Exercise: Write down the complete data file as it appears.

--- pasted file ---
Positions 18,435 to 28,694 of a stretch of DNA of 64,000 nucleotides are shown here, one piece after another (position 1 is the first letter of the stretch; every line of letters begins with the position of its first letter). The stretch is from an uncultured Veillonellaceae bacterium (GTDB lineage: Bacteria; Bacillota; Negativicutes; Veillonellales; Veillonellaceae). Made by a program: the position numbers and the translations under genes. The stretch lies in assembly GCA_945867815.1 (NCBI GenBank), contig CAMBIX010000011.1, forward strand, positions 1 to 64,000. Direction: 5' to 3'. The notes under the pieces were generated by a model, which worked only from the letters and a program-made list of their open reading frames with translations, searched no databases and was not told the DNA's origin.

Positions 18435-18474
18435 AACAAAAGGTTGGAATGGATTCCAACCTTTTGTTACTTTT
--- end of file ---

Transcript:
Positions 18,435 to 28,694 of a stretch of DNA of 64,000 nucleotides are shown here, one piece after another (position 1 is the first letter of the stretch; every line of letters begins with the position of its first letter). The stretch is from an uncultured Veillonellaceae bacterium (GTDB lineage: Bacteria; Bacillota; Negativicutes; Veillonellales; Veillonellaceae). Made by a program: the position numbers and the translations under genes. The stretch lies in assembly GCA_945867815.1 (NCBI GenBank), contig CAMBIX010000011.1, forward strand, positions 1 to 64,000. Direction: 5' to 3'. The notes under the pieces were generated by a model, which worked only from the letters and a program-made list of their open reading frames with translations, searched no databases and was not told the DNA's origin.

Positions 18435-18474
18435 AACAAAAGGTTGGAATGGATTCCAACCTTTTGTTACTTTT